When Coins Laugh and Quarrel with One Another A Trilogy
Here the first part of an exciting radio-play trilogy awaits you. It takes place in antiquity and you will hear a Cuneiform Tablet, a Croesus Stater, an Athenian Tetradrachma, a Roman Denarius and a Solidus talking about themselves. They experienced their heyday, however, at different times and in different places. But for once they appear together.
Listen to what these coins have to report to you. Eavesdrop on their stories of battles fought and triumphant conquests, of successes and defeats.
- Assistant Director
- Cuneiform Tablet
- Roman Denarius
- Croesus Stater
What we burn onto CDs today was scratched in cuneiform script into small soft clay tablets in ancient Mesopotamia, present-day Iraq. And the information on the so-called cuneiform tablets was just as varied as the files on a CD-ROM: deliveries of grain, government decisions, administrative matters, treaties and religious affairs were recorded on them. And when it was a matter of especially important questions the signature was added: then the customer pressed his seal onto the tablet. When the business transactions had been concluded, the less important clay tablets landed on the refuse heap. Important information, on the other hand, was fixed by firing the clay tablets and then depositing them in large archives. Because the manner of safeguarding information was so practical, the cuneiform tablets quickly found imitators: they served as a medium for storing information from the south of Iraq to Anatolia. The cuneiform writing−developed by the Sumeri- ans in about 3200 BC and one of mankind’s oldest scripts−and the clay tablets were used as storage media for more than two and a half millennia. Whether our CD-ROMs are also destined to live that long?
Coins minted out of precious metal in Asia Minor, present-day Turkey, and on the offshore islands had been known for quite some time. They were used as sacrificial offerings to the gods, as precious gifts and as a space-saving way of keeping valu- ables. But their great metal value also had its drawbacks−much the same as if today there were only notes worth thousands. Smaller amounts could only be paid for with tangible assets, such as, for example, cattle and grain−or slaves. Under these conditions trade could only boom to a certain extent. But every- thing changed when the first currency system in the world was developed under King Croesus (c. 560−546 BC). Now there were not only large denominations, but also small coins, in silver and gold. It is obvious that this gave an enormous impetus to trade. And it is also obvious that this brilliant idea has been copied everywhere−right up to the present time.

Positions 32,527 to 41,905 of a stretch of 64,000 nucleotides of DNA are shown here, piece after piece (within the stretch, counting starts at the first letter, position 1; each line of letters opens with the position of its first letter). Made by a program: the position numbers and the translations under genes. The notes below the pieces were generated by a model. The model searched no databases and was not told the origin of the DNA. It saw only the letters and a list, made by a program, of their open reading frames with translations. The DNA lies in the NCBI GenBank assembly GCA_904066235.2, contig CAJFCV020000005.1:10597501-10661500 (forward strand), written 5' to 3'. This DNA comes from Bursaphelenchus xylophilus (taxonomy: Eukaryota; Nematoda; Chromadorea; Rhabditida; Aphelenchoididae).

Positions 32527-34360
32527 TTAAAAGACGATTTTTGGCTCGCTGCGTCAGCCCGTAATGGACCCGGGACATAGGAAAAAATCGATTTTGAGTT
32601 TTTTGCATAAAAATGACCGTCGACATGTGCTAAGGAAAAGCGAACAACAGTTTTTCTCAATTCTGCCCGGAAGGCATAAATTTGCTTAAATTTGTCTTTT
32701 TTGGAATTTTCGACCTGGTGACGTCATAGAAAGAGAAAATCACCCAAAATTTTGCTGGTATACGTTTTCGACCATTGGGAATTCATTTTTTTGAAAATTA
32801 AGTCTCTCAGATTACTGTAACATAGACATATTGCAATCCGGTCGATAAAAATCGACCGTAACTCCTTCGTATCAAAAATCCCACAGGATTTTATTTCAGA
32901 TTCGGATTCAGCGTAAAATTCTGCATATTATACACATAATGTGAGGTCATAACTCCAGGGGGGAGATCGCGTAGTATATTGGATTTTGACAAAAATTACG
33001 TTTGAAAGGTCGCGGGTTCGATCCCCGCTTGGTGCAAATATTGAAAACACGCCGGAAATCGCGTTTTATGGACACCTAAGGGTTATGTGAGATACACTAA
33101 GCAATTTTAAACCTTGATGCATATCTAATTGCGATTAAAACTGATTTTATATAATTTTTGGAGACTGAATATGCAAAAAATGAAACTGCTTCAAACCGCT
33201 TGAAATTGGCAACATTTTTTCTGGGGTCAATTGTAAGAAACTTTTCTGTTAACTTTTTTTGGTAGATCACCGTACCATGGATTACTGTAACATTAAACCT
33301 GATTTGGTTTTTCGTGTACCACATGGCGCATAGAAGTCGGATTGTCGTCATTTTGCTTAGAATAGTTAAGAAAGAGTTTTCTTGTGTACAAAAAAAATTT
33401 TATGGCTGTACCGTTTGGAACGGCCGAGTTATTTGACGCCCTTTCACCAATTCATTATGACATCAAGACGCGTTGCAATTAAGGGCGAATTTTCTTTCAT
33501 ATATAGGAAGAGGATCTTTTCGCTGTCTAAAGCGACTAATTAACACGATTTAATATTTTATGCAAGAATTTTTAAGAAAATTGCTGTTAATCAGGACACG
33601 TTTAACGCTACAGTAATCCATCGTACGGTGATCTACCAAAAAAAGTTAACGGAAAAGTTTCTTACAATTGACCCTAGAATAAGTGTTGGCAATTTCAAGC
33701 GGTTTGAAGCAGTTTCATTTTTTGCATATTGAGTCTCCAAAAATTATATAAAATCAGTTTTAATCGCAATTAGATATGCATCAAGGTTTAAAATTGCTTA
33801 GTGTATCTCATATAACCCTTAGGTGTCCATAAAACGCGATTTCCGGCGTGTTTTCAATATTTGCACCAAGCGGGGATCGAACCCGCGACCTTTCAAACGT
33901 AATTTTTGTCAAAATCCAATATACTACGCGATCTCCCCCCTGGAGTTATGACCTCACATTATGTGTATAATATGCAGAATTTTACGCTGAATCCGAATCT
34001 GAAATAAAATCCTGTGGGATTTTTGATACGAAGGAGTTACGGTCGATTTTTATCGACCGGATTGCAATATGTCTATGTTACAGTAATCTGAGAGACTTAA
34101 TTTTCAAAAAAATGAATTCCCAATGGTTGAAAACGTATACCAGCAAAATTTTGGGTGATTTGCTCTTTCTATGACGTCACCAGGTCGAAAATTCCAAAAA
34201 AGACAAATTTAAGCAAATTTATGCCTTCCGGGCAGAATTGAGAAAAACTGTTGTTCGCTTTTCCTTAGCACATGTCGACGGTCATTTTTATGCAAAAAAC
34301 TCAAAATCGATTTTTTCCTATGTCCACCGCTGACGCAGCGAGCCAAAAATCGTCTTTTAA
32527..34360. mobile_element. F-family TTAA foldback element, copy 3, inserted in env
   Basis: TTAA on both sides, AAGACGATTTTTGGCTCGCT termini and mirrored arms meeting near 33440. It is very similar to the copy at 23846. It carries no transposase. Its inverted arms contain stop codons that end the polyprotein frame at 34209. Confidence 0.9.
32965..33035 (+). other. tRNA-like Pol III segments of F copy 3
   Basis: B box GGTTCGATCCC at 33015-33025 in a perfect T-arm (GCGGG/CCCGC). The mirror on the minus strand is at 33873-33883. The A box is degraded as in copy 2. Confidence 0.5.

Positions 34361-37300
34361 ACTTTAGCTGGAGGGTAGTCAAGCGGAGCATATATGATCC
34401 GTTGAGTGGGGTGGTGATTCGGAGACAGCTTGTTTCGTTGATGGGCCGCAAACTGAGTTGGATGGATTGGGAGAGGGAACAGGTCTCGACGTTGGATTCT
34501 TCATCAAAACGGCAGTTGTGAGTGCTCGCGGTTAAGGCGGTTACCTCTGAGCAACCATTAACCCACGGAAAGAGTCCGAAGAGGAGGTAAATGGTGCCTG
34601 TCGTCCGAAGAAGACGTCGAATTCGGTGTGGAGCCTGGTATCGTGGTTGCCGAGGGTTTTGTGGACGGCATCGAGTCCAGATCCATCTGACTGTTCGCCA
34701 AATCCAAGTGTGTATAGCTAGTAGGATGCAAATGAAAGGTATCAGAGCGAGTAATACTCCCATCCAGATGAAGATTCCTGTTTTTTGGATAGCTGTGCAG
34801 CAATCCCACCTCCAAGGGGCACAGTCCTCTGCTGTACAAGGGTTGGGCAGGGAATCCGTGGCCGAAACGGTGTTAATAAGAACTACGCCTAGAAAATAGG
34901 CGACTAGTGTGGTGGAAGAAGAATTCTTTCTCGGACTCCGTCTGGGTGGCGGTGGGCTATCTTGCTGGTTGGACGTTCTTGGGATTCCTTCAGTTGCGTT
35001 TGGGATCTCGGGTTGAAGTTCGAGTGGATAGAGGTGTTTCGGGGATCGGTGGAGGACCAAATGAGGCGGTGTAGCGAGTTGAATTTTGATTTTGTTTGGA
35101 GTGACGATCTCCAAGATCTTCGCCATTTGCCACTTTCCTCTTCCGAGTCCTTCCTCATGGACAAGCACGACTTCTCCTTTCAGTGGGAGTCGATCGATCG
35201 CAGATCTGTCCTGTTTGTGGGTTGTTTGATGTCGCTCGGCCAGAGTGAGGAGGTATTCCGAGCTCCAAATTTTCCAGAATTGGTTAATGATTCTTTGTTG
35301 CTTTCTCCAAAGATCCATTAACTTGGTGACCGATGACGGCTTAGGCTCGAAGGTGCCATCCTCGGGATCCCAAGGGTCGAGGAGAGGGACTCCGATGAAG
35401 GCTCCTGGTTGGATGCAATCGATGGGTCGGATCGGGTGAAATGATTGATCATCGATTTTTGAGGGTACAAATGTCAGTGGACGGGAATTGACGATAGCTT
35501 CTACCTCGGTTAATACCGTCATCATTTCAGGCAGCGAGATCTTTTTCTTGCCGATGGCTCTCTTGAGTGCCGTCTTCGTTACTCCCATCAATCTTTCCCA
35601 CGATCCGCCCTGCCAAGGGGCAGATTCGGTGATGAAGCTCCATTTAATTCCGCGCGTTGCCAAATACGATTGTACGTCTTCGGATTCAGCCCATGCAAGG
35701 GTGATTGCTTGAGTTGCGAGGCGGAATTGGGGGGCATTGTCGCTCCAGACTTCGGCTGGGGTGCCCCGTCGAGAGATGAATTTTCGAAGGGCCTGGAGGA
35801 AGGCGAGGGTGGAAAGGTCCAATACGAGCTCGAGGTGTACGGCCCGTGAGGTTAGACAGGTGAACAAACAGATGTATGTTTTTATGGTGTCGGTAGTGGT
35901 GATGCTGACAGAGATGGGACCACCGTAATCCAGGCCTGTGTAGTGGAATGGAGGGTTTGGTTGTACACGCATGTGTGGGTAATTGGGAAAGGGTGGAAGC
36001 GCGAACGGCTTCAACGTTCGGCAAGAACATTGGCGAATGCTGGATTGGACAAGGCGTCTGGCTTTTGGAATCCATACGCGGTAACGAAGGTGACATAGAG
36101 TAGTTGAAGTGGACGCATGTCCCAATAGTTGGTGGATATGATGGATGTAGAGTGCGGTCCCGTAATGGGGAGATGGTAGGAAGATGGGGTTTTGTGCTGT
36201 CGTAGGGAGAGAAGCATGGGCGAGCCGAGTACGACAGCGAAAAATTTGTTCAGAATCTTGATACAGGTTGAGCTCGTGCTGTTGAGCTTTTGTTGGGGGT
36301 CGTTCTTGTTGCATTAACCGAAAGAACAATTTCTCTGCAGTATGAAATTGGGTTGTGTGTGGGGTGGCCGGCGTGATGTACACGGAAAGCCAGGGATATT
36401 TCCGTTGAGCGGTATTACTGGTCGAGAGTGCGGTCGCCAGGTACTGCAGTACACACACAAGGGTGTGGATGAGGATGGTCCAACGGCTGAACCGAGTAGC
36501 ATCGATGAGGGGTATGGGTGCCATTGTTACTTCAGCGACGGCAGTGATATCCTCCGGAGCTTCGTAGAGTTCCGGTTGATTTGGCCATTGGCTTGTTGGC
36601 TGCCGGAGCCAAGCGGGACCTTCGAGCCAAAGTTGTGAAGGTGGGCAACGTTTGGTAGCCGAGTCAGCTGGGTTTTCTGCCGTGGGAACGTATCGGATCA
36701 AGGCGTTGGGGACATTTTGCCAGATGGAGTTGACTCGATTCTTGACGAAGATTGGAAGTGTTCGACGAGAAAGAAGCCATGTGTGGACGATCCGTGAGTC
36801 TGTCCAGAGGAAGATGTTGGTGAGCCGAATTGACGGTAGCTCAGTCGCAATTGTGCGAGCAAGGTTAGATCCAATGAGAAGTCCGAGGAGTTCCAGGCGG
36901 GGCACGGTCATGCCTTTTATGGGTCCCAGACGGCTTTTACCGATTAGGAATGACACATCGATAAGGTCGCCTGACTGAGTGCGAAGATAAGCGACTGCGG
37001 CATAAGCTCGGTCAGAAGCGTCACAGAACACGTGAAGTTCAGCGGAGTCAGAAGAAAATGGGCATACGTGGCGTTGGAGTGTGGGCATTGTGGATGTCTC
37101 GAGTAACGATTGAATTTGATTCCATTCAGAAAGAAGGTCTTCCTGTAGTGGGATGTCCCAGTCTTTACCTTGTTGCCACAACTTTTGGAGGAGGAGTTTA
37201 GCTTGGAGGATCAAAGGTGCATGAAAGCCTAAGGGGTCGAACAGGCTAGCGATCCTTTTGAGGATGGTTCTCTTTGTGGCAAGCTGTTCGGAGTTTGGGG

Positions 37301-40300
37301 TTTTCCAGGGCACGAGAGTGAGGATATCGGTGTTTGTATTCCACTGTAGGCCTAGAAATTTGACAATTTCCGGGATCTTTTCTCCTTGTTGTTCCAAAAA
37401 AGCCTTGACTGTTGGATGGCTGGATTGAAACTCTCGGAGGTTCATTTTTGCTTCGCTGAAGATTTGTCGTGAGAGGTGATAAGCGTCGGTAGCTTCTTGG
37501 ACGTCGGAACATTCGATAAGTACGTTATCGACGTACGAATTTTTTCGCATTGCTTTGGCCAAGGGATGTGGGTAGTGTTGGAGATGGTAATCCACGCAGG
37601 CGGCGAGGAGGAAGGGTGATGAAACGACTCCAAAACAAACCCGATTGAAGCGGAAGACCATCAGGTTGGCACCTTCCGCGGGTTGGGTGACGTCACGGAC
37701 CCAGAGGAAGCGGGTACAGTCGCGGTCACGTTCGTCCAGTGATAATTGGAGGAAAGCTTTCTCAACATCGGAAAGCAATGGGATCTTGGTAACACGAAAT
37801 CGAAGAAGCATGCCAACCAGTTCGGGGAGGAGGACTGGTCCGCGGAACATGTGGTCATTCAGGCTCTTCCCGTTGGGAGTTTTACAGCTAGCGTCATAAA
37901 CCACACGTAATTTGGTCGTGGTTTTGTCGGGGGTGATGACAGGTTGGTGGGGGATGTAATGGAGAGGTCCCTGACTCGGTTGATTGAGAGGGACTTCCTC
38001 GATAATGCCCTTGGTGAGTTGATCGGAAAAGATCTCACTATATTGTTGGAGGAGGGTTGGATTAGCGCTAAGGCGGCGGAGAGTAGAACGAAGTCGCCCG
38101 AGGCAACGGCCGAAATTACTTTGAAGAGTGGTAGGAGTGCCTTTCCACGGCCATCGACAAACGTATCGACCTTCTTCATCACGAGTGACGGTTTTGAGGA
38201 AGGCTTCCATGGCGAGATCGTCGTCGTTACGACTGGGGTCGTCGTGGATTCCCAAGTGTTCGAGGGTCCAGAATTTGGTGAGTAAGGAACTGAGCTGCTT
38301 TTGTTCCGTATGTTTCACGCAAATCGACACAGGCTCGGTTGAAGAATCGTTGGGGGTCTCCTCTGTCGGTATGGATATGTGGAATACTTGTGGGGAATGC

In the beginning, in the 6th century BC, the Athenian drachm was just a coin like many others: a city stamp with the head of the godess Pallas Athena on the obverse and an owl, the animal that accompanied wise Athena, on the reverse. There was nothing to indicate that this would change one day. Until the day when in the year 480 BC the allied Greek city states succeeded in holding up Xerxes’ march and thus the Persian advance. Suddenly everything looked quite different: the seas were free, trade and, with it, the Delian League flourished. Athens, which had managed to impose tributes on a number of Greek cities, was deeply invol- ved in the business: huge quantities of taxes now poured into Athens in the form of silver coins. There they were melted down and the metal was minted as Athenian tetradrachms. Millions of drachms and tetradrachms were produced in this way. As a result of the constant flow of money, Athens naturally prospered very considerably, the city was immensely rich−and soon excessively arrogant as well: it engaged in ill-considered military experiments, continually losing tributary cities to Sparta. Around 400 BC Athens’ fate was finally sealed. Sparta won the Peloponnesian War−and the «Athenian owls,» as Athens’ coins were called, had also passed their zenith.